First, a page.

PITTSFIELD — Patrolling the city streets, Bryan Betters of the Pittsfield Police Department keeps his eyes peeled for anything out of the ordinary.
But as someone who has spent most of his life in Pittsfield and is a graduate from Taconic High School, almost everything has seemed unusual throughout the COVID-19 pandemic.
“It was odd when the parks were initially closed,” said Betters, who has patrolled the streets for almost five years now. “I’m used to kids being around, bikes everywhere and people enjoying the summer.”
Most of the country shut down in early March when the coronavirus struck, but closing down wasn’t an option for law enforcement and first responders. Not only did the PDD need to adjust on the fly, but the department was hit hard by the virus.
“We had a high number of cases in the department, particularly in my senior staff,” Pittsfield Police Chief Michael Wynn said. “Going from memory, I think there was seven [cases] in the first several days. We had to take some drastic steps to protect our staff and had to go on an emergency staffing plan.”
For six weeks the department was split in half. Part of the department would work seven days before going home and then the second half would work the next seven days.
The department also shut down extra services and was not doing detail work. Most of the interactions with the public became, and continue to be, remote. Follow-ups were done over the phone or via email and the public was directed to the PPD’s online reporting system.
“I was tasked with coordinating communication and [personal protection equipment] procurement with our Central Berkshire Regional Planning Commission,” Wynn said. “A couple of my staff and I relocated to Second Street and for serval months we worked out of there in an emergency management role.”
The department was pivoting as quickly as possible. Officers now have their temperature checked at the start of every shift and each cruiser was already equipped with a mobile data terminal. While it wasn’t ideal, most of the report writing by officers is done from their vehicles.
“Our chief did a great job preparing us to stay ahead and prevent the virus from spreading as much as we could,” Betters said.
“We’re a fairly technology-integrated department, but a lot of the tech we saw as add-ons,” Wynn said. “Reporting online too, if we don’t have to meet face-to-face, we’re not going to.”
Police cruisers are now equipped with ways to keep officers, and the public, safe in the midst of the pandemic. For Betters, it is hand sanitizer in the sunglasses holder and gloves and mask on at all times.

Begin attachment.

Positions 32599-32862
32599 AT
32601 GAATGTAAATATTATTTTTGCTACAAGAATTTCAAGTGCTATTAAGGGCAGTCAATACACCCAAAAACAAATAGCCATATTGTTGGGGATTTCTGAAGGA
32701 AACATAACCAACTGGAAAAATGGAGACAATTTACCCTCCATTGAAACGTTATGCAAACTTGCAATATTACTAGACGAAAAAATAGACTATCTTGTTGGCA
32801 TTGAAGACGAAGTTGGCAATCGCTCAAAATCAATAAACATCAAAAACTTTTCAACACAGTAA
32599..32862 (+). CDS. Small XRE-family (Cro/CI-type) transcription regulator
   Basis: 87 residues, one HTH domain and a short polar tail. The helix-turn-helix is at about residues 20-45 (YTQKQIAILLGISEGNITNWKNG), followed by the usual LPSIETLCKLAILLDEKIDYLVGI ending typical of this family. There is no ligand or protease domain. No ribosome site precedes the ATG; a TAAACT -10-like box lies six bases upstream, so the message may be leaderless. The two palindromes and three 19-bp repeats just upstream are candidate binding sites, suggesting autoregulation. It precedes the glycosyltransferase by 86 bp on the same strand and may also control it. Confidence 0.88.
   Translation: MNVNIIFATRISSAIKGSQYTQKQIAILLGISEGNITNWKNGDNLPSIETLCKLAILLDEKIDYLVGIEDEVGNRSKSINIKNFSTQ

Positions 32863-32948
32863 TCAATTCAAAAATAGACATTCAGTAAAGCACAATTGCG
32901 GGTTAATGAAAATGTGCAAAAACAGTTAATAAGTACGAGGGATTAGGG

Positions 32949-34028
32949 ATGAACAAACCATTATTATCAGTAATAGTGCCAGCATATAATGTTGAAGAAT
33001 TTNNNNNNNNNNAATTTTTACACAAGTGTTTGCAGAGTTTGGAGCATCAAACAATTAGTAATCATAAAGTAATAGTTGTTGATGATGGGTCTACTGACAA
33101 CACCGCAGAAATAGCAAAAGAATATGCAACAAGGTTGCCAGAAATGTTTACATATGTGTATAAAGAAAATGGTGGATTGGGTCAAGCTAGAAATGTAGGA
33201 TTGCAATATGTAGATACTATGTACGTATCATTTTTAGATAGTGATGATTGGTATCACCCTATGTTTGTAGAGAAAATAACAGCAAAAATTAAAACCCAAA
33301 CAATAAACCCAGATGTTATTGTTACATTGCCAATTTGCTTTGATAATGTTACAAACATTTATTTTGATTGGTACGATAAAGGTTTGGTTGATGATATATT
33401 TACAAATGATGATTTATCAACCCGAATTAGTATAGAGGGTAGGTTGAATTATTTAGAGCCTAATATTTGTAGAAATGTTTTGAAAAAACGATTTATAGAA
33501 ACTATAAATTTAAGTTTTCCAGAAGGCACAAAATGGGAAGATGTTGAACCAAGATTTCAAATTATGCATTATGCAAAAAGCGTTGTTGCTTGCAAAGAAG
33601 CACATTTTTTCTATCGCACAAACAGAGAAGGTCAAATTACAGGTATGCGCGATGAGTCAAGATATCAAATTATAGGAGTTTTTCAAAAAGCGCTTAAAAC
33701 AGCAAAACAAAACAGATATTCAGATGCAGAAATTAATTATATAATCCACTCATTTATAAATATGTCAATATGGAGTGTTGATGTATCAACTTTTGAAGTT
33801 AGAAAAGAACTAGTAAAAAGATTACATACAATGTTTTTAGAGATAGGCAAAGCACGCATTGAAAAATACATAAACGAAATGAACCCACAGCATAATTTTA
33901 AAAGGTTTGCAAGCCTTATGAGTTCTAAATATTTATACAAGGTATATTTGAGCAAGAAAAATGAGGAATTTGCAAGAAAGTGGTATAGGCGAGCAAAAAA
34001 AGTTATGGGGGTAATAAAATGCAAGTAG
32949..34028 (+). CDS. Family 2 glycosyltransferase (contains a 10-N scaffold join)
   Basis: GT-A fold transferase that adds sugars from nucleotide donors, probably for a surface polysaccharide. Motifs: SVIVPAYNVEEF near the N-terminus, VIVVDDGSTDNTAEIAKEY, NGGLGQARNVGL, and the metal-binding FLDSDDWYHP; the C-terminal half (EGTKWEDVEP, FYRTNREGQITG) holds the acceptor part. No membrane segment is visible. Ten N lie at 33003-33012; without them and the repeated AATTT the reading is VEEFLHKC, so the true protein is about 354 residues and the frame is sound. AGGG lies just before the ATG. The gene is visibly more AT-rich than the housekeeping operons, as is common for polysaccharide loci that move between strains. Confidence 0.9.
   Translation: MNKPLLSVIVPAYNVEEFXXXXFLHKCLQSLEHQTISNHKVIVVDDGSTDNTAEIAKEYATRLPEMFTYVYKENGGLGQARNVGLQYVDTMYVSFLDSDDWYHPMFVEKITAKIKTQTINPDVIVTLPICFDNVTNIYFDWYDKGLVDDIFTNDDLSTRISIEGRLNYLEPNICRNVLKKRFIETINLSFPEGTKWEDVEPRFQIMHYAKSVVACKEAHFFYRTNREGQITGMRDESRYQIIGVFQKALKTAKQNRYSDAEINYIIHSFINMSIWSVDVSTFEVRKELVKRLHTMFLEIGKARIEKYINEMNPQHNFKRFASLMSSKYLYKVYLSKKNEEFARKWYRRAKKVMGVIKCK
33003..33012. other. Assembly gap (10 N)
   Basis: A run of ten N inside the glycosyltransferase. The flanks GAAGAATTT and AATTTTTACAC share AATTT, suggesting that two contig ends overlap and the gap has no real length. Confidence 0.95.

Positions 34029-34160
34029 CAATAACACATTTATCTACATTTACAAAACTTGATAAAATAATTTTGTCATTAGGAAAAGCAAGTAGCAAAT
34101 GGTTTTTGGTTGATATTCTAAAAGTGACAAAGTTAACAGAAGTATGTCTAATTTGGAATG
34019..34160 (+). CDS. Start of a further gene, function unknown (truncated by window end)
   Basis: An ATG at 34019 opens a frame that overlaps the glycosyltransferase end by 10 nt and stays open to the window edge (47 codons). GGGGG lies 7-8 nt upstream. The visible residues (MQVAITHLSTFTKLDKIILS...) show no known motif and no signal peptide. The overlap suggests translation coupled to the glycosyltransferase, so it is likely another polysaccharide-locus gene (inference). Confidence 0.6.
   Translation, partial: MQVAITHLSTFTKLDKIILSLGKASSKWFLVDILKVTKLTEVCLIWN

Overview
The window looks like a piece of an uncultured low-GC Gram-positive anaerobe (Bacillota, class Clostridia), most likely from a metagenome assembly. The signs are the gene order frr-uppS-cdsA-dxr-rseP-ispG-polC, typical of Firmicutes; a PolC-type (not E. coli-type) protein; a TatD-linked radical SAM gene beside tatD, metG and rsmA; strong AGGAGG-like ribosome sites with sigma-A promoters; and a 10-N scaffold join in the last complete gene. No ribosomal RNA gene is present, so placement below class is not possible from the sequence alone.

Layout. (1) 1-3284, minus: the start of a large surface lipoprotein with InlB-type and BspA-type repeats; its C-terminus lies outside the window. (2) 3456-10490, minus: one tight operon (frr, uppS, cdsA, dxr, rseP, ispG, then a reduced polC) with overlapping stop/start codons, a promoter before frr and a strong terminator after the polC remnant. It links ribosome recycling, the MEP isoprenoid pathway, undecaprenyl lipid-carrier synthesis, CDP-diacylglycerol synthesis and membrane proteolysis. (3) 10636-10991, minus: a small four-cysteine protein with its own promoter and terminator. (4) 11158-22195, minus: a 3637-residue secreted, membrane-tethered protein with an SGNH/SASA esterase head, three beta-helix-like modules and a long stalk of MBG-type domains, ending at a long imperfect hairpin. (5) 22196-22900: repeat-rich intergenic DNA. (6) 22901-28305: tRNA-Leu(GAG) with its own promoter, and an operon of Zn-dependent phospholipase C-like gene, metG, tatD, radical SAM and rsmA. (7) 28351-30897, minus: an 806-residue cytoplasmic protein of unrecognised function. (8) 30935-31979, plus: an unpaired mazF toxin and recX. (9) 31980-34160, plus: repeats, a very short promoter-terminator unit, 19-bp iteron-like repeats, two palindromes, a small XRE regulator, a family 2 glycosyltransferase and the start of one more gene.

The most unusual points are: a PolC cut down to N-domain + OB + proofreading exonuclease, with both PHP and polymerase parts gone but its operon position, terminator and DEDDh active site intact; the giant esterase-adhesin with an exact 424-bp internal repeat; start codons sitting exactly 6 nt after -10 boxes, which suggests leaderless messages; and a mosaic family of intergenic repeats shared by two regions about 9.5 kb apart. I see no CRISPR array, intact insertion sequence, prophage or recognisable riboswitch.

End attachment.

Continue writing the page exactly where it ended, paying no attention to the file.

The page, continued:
“Every cruiser was stocked with extra masks to hand out to people we interact with,” Wynn said. “There are full PPE kits in each cruiser in case they were going to a house with known exposure.”
Patrol officers spend as little time in the station as possible and are now asking people to verify their license information, when possible, rather than handling drivers licenses and registrations, in order to limit contact points.
“For stops, I prefer to go to the passenger side,” Betters said. “Not to take people by surprise, but gives us a little more room to work with on the side of the road or in a yard and provides a bit of social distancing.”
Betters added that even eight months in to the pandemic, it is still a bit strange to see not nearly as much traffic or have as many face-to-face interactions as past years.
“With all the bars and restaurants closed on North Street, it’s been eerie driving around,” Betters said. “Being out and about, along with helping the public, is a big part of why I love this work.”
And while the year was a difficult one to adjust to, the summer showcased a pathway to overcoming the challenges brought in by the pandemic, according to Wynn.
“Professionally, I tend to hope for the best and plan for the worst since it is the nature of my job,” Wynn said. “Personally, I like to remain a little more positive and for me, this summer was very hopeful.
“I was impressed by the local eateries and cultural institutions that managed to pivot and find a way to do what they wanted to do.”
With the warmer months in the rear-view mirror, the PDD is setting sights on the colder months and a potential second surge of the virus.
“Like everyone, we wondered what we would do if there was a spike in the fall,” Wynn said. “We took the step to use emergency funding to buy biological-grade respirators with removable filters that can be cleaned and sanitized so everybody would have respirator protection on their kit.”
Things certainly are different, but the focus remains the same — keeping the department’s staff, and public, as safe as they can.
“Telling people to call us and we’ll call them back, or going online to fill out a report doesn’t feel like the right way because the face-to-face interactions are what draws us to this profession,” Wynn said. “But every contact is a potential transition we have to minimize.”